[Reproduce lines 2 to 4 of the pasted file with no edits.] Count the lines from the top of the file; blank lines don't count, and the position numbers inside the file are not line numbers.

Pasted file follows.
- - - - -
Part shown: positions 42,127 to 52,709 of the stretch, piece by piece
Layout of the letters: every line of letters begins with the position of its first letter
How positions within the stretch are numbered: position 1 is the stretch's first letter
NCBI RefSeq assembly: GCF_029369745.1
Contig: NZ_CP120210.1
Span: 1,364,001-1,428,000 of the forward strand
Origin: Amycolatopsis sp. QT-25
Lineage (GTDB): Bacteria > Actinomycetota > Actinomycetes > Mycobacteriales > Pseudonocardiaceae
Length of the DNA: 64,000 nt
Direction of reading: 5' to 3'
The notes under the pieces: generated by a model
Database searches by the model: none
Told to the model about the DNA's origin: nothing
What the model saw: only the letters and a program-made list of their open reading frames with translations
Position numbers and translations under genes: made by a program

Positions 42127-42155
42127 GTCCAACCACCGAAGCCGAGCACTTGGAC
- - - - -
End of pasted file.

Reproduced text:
Layout of the letters: every line of letters begins with the position of its first letter
How positions within the stretch are numbered: position 1 is the stretch's first letter
NCBI RefSeq assembly: GCF_029369745.1